Having taken part in the experiential learning conferences (so called Leicester model), developed at the Tavistock and later adopted in the USA, Harold created his own conference model which he named Working Conference. This model centred around the double task principle. Eric Trist characterised it as follows, “The link between making the new and tuning in and working-through is made by Bridger in his theory of the “double task”, for an organization is not only a “purpose-oriented” but a “learning and self-reviewing” entity. It will not successfully adapt to a changing and uncertain future if it observes only its own purposes. It must also take stock of itself in relation to its environment and learn from this so that it can reassess its opportunities and constraints and pay attention to feelings of, and conflicts among, its members. This second task is not legitimate in the prevailing bureaucratic culture, and to take out serious time for getting on with it is not allowed except in rare cases at the leading edge”.(Amado, G. & Ambrose, A. 2001, P.XXV)
Along with his interest in the organisational field he remained interested and mindful of contemporary psychoanalytical issues and dilemmas. He gave expression of that in the discussion at the Vienna Congress of the IPA (Gitelson, 1972); his contribution is republished here.
Harold contributed to the organisational work of the Melbourne Institute of Psychoanalysis and of the Victorian Branch of the Australian Psychoanalytical Society. He contributed to our deliberations addressing in a helpful manner issues that were under discussion. His unpublished contribution on Psychoanalysis and its Future, from 1989 is reproduced here.
Here he talks about connection between institutions and psychoanalysis “proper”. For him it was not only an abstract questions. He was involved in practical endeavours that could help to forge and develop links between psychoanalysis and other institutions such as universities. He became one of the initiators and supporters of the Masters course in psychoanalytic studies which was run at Monash University by the group of Melbourne analysts. Throughout the existence of the course Harold offered his generous help and thoughtful input, both into teaching of the group/organisational component of the course, and acting as a mentor and facilitator for the staff.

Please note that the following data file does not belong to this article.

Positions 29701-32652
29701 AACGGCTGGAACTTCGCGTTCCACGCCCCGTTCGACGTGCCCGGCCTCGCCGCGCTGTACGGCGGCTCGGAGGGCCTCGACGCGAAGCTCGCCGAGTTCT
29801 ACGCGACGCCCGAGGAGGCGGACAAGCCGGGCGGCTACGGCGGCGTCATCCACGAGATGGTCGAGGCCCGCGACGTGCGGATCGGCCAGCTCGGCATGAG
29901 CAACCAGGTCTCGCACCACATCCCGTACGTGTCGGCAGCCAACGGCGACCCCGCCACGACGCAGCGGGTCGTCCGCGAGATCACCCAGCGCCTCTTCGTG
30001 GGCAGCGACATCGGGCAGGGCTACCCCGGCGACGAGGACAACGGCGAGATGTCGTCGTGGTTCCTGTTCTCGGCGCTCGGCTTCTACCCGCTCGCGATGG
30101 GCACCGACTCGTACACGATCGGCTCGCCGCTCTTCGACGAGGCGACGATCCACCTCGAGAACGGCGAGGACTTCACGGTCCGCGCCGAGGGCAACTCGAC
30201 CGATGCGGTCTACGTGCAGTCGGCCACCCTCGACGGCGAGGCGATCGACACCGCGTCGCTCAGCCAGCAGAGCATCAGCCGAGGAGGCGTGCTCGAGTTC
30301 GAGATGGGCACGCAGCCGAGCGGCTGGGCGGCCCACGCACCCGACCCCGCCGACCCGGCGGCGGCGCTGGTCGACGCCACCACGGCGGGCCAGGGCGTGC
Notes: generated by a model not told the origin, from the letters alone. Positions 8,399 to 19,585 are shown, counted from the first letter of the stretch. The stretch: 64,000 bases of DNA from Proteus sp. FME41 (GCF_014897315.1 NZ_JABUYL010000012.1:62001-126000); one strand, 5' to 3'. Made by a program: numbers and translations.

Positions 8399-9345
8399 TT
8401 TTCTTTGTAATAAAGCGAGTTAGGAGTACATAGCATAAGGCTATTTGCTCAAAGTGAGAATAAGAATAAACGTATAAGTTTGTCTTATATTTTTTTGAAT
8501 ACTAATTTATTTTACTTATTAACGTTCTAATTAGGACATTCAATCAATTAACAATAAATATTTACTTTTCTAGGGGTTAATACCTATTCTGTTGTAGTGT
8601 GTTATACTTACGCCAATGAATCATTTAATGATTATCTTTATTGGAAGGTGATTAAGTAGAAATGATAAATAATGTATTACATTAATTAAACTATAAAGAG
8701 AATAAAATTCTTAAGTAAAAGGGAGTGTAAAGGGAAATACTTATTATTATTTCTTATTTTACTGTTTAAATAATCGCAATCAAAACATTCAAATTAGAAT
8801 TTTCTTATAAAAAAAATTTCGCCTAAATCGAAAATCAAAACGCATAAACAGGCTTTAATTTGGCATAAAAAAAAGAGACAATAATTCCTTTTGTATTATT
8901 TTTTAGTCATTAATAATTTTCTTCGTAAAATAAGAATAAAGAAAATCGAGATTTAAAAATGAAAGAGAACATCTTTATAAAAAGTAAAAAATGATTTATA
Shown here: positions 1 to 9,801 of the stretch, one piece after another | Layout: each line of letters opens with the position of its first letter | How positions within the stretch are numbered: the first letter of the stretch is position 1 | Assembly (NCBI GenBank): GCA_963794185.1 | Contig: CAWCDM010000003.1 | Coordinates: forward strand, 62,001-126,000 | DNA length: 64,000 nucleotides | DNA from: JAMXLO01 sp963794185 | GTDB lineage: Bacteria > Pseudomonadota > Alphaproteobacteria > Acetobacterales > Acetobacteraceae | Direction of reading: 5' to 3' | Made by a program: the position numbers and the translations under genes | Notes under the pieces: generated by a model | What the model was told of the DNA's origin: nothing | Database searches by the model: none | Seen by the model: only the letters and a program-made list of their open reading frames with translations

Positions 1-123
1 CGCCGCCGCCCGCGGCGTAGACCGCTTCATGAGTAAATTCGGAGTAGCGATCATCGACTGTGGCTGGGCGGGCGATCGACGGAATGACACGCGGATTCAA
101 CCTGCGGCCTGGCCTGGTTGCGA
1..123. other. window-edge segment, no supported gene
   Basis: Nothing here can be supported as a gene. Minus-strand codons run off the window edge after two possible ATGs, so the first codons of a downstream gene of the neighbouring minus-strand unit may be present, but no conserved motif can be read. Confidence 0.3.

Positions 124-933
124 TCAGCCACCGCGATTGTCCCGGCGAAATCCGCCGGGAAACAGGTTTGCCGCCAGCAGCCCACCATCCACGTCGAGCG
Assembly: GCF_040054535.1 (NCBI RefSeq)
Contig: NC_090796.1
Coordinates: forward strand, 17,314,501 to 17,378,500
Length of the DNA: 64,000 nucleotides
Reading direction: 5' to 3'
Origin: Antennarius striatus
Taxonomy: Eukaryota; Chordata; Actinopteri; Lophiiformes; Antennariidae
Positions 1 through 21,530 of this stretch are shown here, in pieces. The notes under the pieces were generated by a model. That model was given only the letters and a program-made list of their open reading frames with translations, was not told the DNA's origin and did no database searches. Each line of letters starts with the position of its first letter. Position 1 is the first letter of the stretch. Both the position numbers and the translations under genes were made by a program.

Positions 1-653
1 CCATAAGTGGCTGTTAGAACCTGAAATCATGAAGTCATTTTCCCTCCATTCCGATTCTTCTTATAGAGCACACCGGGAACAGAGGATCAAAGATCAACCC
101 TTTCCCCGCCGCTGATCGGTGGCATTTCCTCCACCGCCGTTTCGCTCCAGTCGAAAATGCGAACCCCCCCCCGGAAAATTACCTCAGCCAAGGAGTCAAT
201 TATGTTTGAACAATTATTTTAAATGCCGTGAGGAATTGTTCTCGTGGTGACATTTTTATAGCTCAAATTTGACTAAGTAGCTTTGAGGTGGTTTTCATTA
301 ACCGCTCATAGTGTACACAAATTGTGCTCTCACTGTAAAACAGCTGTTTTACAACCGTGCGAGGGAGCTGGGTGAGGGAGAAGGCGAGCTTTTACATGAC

Harold travelled extensively around the world, an unstoppable traveller, even in his late eighties. He organised conferences, offered teaching, and was helping organisations and people with their work. He founded, with others, the Institute of Human Relations in Lucerne, he helped to found the Bayswater Institute in London and collaborated with The Scottish Institute of Human Relations. He worked in France, Italy, Greece and South America. In Australia he was made an Honorary Fellow of the Australian Institute of Socioanalysis, a Visiting Fellow of the Australian Management College and an Honorary Member of the Melbourne Institute for Psychoanalysis.
Ha was awarded the British Institute of Management Bowie Medal, the Rosa di Paracelso in Italy and an honorary Doctorate at the University of East London.
Harold left a number of published contributions, a selection of which is listed here. Their number is out of proportion with the extent of his work; the input he made by personal contact was much more extensive. As stated by one of his colleagues, “ Bridger has never found it easy to set down his ideas in writing he has always been much more interested in doing action research with his clients and in talking about it with his colleagues. What he did however, was to form a network of such colleagues who met together, and still do, at regular intervals to examine and discuss in depth transitional thinking and its application to many specific problems of change being encountered by the network members.” (Introduction, Amado, G. & Ambrose, A., 2001)
All who knew him as a consultant, as a colleague or as a friend bear witness to his unique presence in his contact with others. He was warm, thoughtful and interested. He was influential but modest, gentle but forthright and direct, when required. Above all he was facilitating to other people, indeed contributing to development of the transitional space, and helping others to develop it themselves. “Harold Bridger's personal and professional qualities fused with his philosophy, to 'start from where the other is', was not just a guide to consultancy, it was an instinct.” (John Marks, The Independent, 20.06.05)
It was privilege and joy to know Harold Bridger and to work with him.
Compiled by Michal Lapinski with assistance from Ros Glickfeld and Ken Heyward.